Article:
This one (150d) has a good power supply (buffered with LiPo). Which definitely helps ;-)

Stefan

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Re: 150 days online

#9 Post by ThomasB » 07 Feb 2020, 04:26

I think it is not only the SW. I had several units with same or similar SW-Version that behaved completely different (reboot every 2 or 3 days) I continuously update SW without becomming better.
I agree. Hardware problems can haunt some ESPEasy installations.

I tend to see different reboot behavior when I install the various Mega software releases. For that reason I believe the firmware is involved. TD-er has made progress and the reboots are getting less frequent. But the 150+ day Uptime is still outside my reach.

- Thomas

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Re: 150 days online

#10 Post by Domosapiens » 08 Feb 2020, 00:39

Great experience here with mega-20191116 Core260 running on 13 units.
Finally able to optimize/debug my application aspects.
Thumbs up for TD-er and the team.
30+ ESP units for production and test. Ranging from control of heating equipment, flow sensing, floor temp sensing, energy calculation, floor thermostat, water usage, to an interactive "fun box" for my grandson. Mainly Wemos D1.

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Re: 150 days online

#11 Post by Wiki » 08 Feb 2020, 01:23

Using
08021.JPG
08021.JPG (39.53 KiB) Viewed 1348 times
the recording graph of uptime in minutes changed dramatically:
08022.JPG
08022.JPG (44.05 KiB) Viewed 1348 times
This is only one example of several Wemos D1 with similar graphs containing the uptime in minutes.

So for me is the conclusion: Hardware Watchdog Timeout reboots are history.....

Thanks to the team, and special thanks @TD-er. Thumbs up.

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Re: 150 days online

#12 Post by TD-er » 08 Feb 2020, 11:16

And also thanks for keep trying to help fix these issues.

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Re: 150 days online

#13 Post by HomeJCL » 08 Feb 2020, 20:40

Winter time is not the best to beat records

Lots of time on hand so it testing for me

Last time had 97 days, could have been longer but the 20200204 update itched too much to let it go untested 😀👍
Belgium and land of ESP ... counting :D

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Re: 150 days online

#14 Post by TD-er » 08 Feb 2020, 22:28

HomeJCL wrote:
08 Feb 2020, 20:40
Winter time is not the best to beat records

Lots of time on hand so it testing for me

Last time had 97 days, could have been longer but the 20200204 update itched too much to let it go untested 😀👍
So I should have waited for 3 more days to merge it? :)

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Re: 150 days online

#15 Post by HomeJCL » 09 Feb 2020, 14:23

Arrrggghhh I’ll want to .... :lol:

To be honest, never really checked it before.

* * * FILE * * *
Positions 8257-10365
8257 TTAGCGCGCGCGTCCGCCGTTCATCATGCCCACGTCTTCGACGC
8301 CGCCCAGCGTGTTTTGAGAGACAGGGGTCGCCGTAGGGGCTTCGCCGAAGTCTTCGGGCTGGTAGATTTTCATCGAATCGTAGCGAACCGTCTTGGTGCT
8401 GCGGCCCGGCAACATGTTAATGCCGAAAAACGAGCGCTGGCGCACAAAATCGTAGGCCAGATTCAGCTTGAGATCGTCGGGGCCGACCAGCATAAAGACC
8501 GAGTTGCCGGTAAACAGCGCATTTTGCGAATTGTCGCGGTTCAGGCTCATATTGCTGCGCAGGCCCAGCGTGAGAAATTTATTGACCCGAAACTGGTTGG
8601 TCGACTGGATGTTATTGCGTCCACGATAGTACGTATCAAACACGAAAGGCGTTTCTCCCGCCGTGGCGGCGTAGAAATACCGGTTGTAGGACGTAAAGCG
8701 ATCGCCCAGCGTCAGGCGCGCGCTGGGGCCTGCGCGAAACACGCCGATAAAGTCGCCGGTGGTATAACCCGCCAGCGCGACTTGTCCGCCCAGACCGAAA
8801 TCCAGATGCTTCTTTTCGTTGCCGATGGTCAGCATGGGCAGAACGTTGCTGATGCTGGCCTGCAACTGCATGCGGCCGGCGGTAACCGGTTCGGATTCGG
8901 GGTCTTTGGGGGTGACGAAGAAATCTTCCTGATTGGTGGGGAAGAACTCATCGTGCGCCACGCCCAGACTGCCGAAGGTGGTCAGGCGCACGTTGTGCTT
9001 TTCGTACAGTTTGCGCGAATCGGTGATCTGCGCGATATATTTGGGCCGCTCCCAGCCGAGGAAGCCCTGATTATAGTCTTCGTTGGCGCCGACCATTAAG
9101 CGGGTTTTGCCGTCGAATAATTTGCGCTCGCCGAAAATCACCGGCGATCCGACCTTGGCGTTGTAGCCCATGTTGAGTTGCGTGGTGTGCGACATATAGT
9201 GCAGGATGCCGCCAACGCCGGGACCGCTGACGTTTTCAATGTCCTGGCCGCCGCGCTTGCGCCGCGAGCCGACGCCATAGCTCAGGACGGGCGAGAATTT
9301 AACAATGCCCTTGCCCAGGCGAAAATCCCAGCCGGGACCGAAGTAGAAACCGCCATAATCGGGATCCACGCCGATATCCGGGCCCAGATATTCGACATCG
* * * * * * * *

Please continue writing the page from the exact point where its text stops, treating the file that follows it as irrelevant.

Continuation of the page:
But greenhouse time is starting the coming weeks, if weather stays as is.

Usually, well after one too reckless update, from March to September I do not touch the most important setup, for me.

And I think, must have beaten the 150 mark at least once.

PS : Once I tried mid season updates and flooded the greenhouse. Lessons learned : winter time = test time, spring-summer is “production time” :D
Belgium and land of ESP ... counting :D

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Re: 150 days online

#16 Post by ThomasB » 13 Feb 2020, 20:39

In my quest to fix the random reboots I have been validating releases of ESPEasy firmware since last fall. The latest testing on a NodeMCU device with the new ESP_Easy_mega-20200204_test_ESP8266_4M1M_VCC.bin shows good stability when it is in close proximity to the WiFi router.

But reboots continue to occur when it is at the preferred location. The router is on the first floor and the device on second floor (wood construction), total 10 meters distance. ESPEasy reports RSSI is about -74dBm, which is reasonable. But I suspect random RF interference is occasionally blocking access from the ESPEasy device, causing the reboots. Just my theory.

So I need some advice on how to configure ESPEasy's settings so that it better tolerates lost or weak WiFi signals. In case it matters, I use static IP. Below are the current settings on the Tools=>Advanced page.
advanced.png
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- Thomas

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Re: 150 days online

#17 Post by HomeJCL » 13 Feb 2020, 22:29

Well, on checking My exterior nodes, I see 1 reconnect since 4/02, but then I rebooted my router :oops:

RSS is also at 74.

I am fixed IP and use my NAS for NTP.

For exterior nodes I only use genuine Mini Pro, all old ones, Rev 1, with external aerial (more psychological than real advantage, although minimal ...)

I replaced the power supply in the cabinet with a big Meanwell, with a good buffering, since, except flaky releases (well documented) everything seems fine.
Belgium and land of ESP ... counting :D

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Re: 150 days online

#18 Post by TD-er » 14 Feb 2020, 11:41

The orientation of the node may also have an impact.
For example, most antennas for WiFi have a vertical polarization.
Meaning that it will cover an area in the horizontal plane around the antenna.

If the node does have its radiation pattern not in the same plane, you will loose a lot in your signal-noise-ratio, although the RSSI may appear similar.